I am a graduate of The Lutheran School of Theology at Chicago (LSTC) and have been in parish ministry for 25 years, previously serving at Trinity in Battle Creek, Michigan and St. Mark in Chicago. I received training at the Institute for Spiritual Leadership as a Spiritual Director. For two years I worked in administration at LSTC in the Doctor of Ministry program. I call central Iowa, where I went to high school and college, home. I was a professional flutist before I went to seminary. I have explored the Northwest for many years because my children and grandchildren live here. In addition to spending time with family, I particularly enjoy outdoor activities like hiking and skiing.
To Members and Friends of Zion:
Thank you for being a supportive, loving community to me. It means so much to have people who care and will back up that care with acts of kindness.
Thank you for giving so freely of your time and talents to the ministry of Zion. There is so much going on all the time both within the walls of the church and in the community that it could be overwhelming if you weren't contributing so much.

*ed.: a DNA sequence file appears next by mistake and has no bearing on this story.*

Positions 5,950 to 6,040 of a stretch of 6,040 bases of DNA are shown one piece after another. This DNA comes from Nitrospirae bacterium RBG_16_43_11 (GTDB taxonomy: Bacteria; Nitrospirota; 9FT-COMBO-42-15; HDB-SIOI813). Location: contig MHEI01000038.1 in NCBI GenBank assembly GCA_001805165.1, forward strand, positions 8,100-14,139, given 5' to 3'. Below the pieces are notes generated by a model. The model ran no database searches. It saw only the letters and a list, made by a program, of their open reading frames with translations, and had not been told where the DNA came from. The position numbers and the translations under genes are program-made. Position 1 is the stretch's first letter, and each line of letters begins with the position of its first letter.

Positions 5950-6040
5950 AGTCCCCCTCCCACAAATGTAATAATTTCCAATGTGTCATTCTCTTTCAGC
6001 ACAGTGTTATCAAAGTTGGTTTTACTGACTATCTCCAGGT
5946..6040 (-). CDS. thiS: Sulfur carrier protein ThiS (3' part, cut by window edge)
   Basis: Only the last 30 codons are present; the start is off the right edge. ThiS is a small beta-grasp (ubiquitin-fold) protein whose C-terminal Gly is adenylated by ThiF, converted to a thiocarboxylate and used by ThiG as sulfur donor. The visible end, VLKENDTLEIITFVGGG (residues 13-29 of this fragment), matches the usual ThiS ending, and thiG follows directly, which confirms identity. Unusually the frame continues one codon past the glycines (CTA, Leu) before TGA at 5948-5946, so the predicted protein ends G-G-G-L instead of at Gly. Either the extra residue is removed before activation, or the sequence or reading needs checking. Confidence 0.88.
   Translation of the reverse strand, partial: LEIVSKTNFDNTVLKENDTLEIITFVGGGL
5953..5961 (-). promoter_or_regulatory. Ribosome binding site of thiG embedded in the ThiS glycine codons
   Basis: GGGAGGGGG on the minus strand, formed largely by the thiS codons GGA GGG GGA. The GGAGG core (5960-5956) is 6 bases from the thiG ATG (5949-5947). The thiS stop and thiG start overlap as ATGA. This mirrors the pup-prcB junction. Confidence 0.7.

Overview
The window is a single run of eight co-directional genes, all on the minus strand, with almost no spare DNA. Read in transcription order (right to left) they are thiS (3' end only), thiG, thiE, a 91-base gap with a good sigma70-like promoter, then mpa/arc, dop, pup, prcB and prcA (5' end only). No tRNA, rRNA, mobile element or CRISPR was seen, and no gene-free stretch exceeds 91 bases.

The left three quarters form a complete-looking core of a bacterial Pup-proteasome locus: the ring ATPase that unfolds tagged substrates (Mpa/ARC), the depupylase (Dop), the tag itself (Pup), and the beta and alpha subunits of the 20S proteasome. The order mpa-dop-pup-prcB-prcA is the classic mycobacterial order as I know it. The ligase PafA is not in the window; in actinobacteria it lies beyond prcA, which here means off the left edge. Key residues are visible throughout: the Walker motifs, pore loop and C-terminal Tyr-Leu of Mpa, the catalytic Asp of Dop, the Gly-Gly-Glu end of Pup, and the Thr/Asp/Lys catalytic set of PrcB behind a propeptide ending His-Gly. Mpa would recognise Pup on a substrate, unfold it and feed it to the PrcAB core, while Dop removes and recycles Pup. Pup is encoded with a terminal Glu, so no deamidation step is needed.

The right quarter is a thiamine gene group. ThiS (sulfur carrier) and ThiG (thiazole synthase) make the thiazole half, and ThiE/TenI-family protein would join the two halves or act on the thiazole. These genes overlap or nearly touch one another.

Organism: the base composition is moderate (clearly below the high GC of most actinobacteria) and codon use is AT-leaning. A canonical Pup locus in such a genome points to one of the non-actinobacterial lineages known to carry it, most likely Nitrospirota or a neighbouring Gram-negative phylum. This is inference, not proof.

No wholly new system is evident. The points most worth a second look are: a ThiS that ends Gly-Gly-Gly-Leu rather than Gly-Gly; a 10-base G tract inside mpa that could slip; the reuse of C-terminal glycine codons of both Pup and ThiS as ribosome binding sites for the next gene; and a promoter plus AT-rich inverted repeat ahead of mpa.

Thank you for being so generous with your financial support of the congregation. Giving to God is a high priority in your life. For that, I am grateful.
Thank you for your extravagant welcome to all whom God sends us. A community with permeable boundaries is a true Christian community.
Thank you for your creativity and wiillingness to try new things. You deal well with change.
Thank you for the ministry you do in your daily life because you are a disciple of Jesus. You volunteer and help others in more ways than I could ever count each week.
Thank you for being who God created you to be.